(LANKAPUVATH | COLOMBO) – There will not be a cull of American bully XLs, the UK’s chief veterinary officer has said, after Rishi Sunak announced the dogs will be banned.
Christine Middlemiss said, instead there will be an “amnesty”, where owners will have to register their dogs and take actions including a muzzle in public.
The UK prime minister announced the ban on Friday after the death of a man following a suspected attack.
Many have welcomed the move but others say a breed-specific ban will not work.
A 52-year-old man, named as Ian Price, died after suffering multiple injuries in an attack by two suspected American bully XLs near Walsall on Thursday.
A 30-year-old man arrested in connection with his death has been released on conditional bail, police said.
Prof Middlemiss told BBC Radio 4’s Today programme: “There will be an amnesty. So people that already have these dogs – and some of them will be well socialised, well managed, well trained – you will need to register and take certain actions.
“Your dog will need to be neutered. It will need to be muzzled when out in public and on a lead and insured.
“But if you comply with these actions, and that means we’ll know where these dogs are, which will be a massive benefit, then yes, absolutely you will be able to keep your dog.”
Mr Sunak said on Friday that the dogs were “a danger to our communities” and would be banned by the end of the year.
But environment minister Mark Spencer, whose department has responsibility for adding dogs to the banned list, said it will “take a while” to ban the dogs.
“We’re going to have to go through the process of identifying the characteristics of that dog, of that type of dog, and make sure that we don’t encapsulate the wrong sort of dog in that process,” he told BBC Radio 4’s Any Questions?.
“So it’s going to take a while, but we are, you know, we’re committed to doing it.
“And we’ll try and get that that balance right between getting rid of those nasty dogs with the horrible characteristics, but protecting people’s pets.”
Mr Sunak said he was ordering work from police and experts to legally define the breed so it can then be banned under the Dangerous Dogs Act.
Labour leader Sir Keir Starmer said: “There has been a clear case for banning them for a long time. What I say to the government is good, get on with it, and the sooner we can do this the better.”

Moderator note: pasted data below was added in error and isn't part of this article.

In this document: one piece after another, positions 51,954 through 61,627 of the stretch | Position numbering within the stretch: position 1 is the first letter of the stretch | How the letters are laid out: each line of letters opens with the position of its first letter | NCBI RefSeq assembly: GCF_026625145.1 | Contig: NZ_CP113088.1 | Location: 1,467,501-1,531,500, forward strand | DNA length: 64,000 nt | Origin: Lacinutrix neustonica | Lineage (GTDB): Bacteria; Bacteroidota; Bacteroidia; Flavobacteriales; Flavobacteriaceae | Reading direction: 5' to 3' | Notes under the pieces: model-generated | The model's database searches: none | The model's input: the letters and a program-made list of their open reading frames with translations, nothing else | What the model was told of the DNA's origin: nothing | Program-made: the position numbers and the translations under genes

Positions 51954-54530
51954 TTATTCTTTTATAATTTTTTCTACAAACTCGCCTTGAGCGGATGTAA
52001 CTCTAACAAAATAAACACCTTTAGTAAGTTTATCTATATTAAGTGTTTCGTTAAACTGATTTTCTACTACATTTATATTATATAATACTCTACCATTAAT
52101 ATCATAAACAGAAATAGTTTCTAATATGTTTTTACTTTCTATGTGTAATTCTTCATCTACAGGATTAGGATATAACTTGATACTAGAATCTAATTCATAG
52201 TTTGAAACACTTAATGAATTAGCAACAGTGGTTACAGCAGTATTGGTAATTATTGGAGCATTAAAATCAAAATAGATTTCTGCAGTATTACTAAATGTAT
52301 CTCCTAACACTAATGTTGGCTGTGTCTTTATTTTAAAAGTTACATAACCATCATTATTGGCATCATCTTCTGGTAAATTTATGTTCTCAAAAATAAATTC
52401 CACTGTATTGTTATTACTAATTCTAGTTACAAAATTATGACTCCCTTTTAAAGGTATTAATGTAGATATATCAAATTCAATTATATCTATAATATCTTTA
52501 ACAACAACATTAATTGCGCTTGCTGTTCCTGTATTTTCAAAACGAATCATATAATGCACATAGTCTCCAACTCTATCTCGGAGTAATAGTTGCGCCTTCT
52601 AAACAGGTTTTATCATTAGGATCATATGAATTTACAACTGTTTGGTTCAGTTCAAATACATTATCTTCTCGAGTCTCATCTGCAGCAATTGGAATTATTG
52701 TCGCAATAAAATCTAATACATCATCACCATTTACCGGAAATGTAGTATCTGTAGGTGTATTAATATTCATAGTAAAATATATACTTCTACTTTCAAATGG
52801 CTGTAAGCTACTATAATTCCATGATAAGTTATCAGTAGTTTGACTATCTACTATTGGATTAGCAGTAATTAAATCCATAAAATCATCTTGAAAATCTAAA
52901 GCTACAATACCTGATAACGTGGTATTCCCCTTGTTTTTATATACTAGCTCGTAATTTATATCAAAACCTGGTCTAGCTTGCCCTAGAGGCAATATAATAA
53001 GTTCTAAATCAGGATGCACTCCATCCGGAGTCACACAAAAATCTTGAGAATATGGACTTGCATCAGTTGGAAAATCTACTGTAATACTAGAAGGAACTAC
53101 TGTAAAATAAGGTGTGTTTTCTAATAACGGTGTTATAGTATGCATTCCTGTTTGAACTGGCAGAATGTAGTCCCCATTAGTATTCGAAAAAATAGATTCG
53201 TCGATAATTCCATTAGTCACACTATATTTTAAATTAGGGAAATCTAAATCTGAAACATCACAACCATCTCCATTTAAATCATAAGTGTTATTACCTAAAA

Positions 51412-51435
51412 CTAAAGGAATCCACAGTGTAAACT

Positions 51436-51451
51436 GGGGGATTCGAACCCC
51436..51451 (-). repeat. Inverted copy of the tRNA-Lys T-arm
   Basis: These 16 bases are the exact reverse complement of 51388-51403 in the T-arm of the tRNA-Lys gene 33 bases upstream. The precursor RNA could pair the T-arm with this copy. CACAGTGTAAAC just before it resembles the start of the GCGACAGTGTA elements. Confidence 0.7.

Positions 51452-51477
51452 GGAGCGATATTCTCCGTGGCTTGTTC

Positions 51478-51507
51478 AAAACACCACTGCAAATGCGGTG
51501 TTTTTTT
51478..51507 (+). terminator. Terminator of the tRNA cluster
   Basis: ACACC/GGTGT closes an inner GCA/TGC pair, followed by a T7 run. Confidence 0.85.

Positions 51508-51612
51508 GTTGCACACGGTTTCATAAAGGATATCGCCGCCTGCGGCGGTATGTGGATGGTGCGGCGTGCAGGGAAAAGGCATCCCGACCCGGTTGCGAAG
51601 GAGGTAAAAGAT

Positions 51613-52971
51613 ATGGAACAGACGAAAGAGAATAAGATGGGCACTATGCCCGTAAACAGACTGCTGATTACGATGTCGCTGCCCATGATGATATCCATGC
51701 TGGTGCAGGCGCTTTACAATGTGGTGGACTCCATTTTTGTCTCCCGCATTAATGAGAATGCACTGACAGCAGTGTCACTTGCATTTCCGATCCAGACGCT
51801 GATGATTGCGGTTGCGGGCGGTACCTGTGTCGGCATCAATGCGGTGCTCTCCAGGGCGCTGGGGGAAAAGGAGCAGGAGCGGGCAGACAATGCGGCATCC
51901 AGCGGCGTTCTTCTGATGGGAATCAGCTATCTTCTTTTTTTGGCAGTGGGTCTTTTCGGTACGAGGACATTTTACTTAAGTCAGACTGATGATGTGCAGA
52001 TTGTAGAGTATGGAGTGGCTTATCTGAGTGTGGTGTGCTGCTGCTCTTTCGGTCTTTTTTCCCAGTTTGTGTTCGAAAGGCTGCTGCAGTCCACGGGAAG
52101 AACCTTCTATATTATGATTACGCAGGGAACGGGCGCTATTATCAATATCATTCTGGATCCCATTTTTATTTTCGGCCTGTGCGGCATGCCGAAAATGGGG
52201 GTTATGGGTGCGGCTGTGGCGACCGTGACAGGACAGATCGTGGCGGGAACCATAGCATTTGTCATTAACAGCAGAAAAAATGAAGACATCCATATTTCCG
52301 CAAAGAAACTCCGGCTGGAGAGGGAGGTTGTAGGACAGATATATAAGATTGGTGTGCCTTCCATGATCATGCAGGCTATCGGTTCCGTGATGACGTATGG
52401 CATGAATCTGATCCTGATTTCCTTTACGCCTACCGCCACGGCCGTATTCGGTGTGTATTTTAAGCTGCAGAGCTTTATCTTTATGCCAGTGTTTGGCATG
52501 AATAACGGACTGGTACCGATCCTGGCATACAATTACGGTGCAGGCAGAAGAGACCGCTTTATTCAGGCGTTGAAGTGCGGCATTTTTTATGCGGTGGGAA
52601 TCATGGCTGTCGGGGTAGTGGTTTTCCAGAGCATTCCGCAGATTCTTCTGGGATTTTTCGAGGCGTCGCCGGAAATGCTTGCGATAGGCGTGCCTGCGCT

The XL is the largest type of the American bully dog and can weigh more than nine stone (60kg). However, it is not recognised by the main British dog associations, such as the Royal Kennel Club.
The type has been involved in several high-profile attacks.
A 60-year-old man was arrested earlier this week after an 11-year-old Ana Paun was attacked by an American XL bully and Staffordshire bullterrier cross in Birmingham on Saturday.
Two men who went to her aid were also injured and needed hospital treatment.
That attack sparked a debate on whether the type of dog should be prohibited, with Home Secretary Suella Braverman saying she was taking urgent advice on the matter.
Four-year-old Luna-Ann, from Nuneaton, Warwickshire, needed 40 stitches and plastic surgery after she was bitten in the face by what her mother believes was American bulldog crossed with an bully XL at a neighbour’s house in April.
Her mother Amy, 32, said told BBC Breakfast that she wanted the ban, but if that did not happen then at the very least “they should all be muzzled and a licence put in place”.
However, some owners and animal groups argued a breed-specific ban was not the solution.
Sophie Coulthard, owner of bully XL dog “Billy”, told BBC Radio 4’s Today programme that it was wrong to put any blame towards the dog instead of the circumstances, saying more responsibility should be on the owner.
“There are many people just like me who have a bully breed and their dog is exactly what the dog should be. A family pet – a well-trained, well-socialised, well-behaved animal that fits into their family life, and people are devastated,” she said.
The Dog Control Coalition – a group which includes the RSPCA, Battersea Dogs Home and the Royal Kennel Club – said: “The biggest priority for everyone involved is to protect the public – but banning the breed will sadly not stop these types of incidents recurring.”
The group’s statement said the Dangerous Dogs Act had in fact coincided with an increase in dog bites and “the recent deaths show that this approach isn’t working”.
The government must tackle “unscrupulous breeders, who are putting profit before welfare, and the irresponsible owners whose dogs are dangerously out of control”, a spokeswoman said, adding the coalition was “deeply concerned about the lack of data behind this decision”.
Police are recording more offences in which an out-of-control dog causes injury, with a BBC investigation in March finding that almost 22,000 such offences were recorded in 2022. A 34% increase from 16,000 in 2018.
Any ban would have to come via the Department for Environment, Food and Rural Affairs. A government source told the BBC the department had already been working on plans to outlaw the type of dog.